In arguing the necessity of submission, the poem traces an arc from fragmentation to unity, in the arc of their relationship as well as in the jester’s wooing of the queen and in the description of the queen herself. In wooing her, the jester splits himself into parts: soul, heart, cap and bells. We do not see him, but fragments of him; he does not woo the queen, fragments of him do. Similarly the queen is introduced by her “quiet and light footfall,” her “pale night-gown,” and the “flutter of [her] flower-like hair” (8, 10, 18), none of which allow more than a glimpse of her. The jester does not (or cannot) conceive of her as her whole, but breaks her down, as he breaks himself down, into impressions.

These fragmentary images are resolved when the queen lays the cap and bells on her bosom “under a cloud of her hair” (26) and becomes one with them. The agitated motion of both the earlier description of her hair (“a flutter”) and the heart (“a red and quivering garment” (15)) comes to a stop in the final image of the last stanza wherein the queen’s hair, initially described as “a flutter of flower-like hair” has become “a folded flower” (35). The simile in the first description of her hair contributes to the agitation of “flutter”: like the hair itself, the description is unfixed and fragmented, only capable of telling what she is like rather than what she is. This has changed by the second to last line where her hair becomes “a folded flower,” an image of stillness and completion, emphasized by the directness and certainty of the metaphor. That the fixed image of the ending comes to us through the combination of a stilled flower and her feet filled with “the quiet of love”² (36) takes us back to the first line, where the jester walked in the “still” garden (2), giving the poem a further sense of unity and completion. Thus, in order for a union between a man and a woman to be achieved, complete submission (sexually and/or of the self) must occur, though apparently it need not be reciprocal.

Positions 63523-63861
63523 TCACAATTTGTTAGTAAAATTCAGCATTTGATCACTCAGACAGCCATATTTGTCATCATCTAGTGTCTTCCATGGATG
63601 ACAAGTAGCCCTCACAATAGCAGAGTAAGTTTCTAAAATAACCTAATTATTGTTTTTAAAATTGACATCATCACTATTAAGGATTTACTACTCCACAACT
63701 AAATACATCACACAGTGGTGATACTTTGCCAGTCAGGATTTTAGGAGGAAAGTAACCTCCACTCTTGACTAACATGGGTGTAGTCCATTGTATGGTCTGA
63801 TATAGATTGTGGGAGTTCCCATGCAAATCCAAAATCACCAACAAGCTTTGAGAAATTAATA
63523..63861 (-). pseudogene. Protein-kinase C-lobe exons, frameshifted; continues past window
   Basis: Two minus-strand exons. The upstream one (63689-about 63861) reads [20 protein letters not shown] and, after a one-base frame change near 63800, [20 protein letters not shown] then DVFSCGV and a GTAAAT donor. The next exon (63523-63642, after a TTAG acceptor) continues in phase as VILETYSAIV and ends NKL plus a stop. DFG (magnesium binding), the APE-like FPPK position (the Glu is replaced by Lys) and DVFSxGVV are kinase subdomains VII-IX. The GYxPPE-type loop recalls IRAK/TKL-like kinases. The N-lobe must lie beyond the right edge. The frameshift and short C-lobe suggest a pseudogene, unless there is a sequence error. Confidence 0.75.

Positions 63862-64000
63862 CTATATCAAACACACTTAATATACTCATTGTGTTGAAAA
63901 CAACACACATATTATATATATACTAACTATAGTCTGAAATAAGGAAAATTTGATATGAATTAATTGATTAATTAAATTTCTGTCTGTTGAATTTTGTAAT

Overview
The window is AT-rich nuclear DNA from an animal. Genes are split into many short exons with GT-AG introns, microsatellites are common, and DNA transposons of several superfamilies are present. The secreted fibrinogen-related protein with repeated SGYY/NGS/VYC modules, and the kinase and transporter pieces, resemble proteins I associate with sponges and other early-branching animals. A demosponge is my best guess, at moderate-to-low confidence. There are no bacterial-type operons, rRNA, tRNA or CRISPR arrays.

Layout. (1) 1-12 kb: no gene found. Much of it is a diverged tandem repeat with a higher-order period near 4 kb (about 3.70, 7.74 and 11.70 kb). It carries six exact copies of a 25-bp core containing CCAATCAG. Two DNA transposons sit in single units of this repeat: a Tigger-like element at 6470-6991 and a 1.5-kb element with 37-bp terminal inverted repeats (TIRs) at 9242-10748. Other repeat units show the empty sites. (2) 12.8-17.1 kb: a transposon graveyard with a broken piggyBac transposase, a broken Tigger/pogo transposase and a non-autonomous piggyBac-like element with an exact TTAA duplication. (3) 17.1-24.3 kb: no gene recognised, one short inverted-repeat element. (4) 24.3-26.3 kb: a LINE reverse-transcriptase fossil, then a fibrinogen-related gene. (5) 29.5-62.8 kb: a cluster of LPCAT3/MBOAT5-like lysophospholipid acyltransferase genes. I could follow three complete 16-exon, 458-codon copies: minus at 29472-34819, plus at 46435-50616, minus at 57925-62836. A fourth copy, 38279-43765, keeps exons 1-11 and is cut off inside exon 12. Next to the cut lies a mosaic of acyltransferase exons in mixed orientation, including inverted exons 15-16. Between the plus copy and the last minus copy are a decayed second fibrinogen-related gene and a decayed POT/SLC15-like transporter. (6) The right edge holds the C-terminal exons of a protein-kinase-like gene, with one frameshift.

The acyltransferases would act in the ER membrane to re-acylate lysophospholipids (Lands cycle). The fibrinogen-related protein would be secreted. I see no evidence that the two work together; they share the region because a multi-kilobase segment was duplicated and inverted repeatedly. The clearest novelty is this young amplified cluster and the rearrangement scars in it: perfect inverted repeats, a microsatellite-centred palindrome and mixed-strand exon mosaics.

1. Something which is emphasized by the reappearance of his heart and soul in the next stanza, by which he is made once again present in the poem, though he is absent in death, brought back to life and reunified by her song, his art, and by the art of the poem itself.

2. The line regarding her feet recalls the last lines of both “He gives his Beloved certain Rhymes” and “He wishes for the Cloths of Heaven”—all three images call up a humbling of the poet-speaker before the beloved, but only in “The Cap and the Bells” is there a sense of unity in the submission, rather than a one-sided humbling. In “The Cap and the Bells” his submission has been fully without regard for self and she has accepted him for it. He thinks of her feet as full of “quiet love” rather than as treading on his dreams or as being the object of “all men’s lives” because they have reached an equilibrium, while the speakers of the other two poems are still lost in the fragmentary pre-union stage.

The Cap and Bells

The jester walked in the garden:
The garden had fallen still;
He bade his soul rise upward
And stand on her window-sill.
It rose in a straight blue garment,
When owls began to call:
It had grown wise-tongued by thinking
Of a quiet and light footfall;
But the young queen would not listen;
She rose in her pale night-gown;                            10
She drew in the heavy casement
And pushed the latches down.
He bade his heart go to her,
When the owls called out no more;
In a red and quivering garment
It sang to her through the door.
It had grown sweet-tongued by dreaming
Of a flutter of flower-like hair;
But she took up her fan from the table
And waved it off on the air.                                        20
‘I have cap and bells,’ he pondered,
‘I will send them to her and die’;
And when the morning whitened
He left them where she went by.
She laid them upon her bosom,
Under a cloud of her hair,
And her red lips sang them a love-song
Till stars grew out of the air.
She opened her door and her window,
And the heart and the soul came through,             30
To her right hand came the red one,
To her left hand came the blue.
They set up a noise like crickets,
A chattering wise and sweet,
And her hair was a folded flower
And the quiet of love in her feet.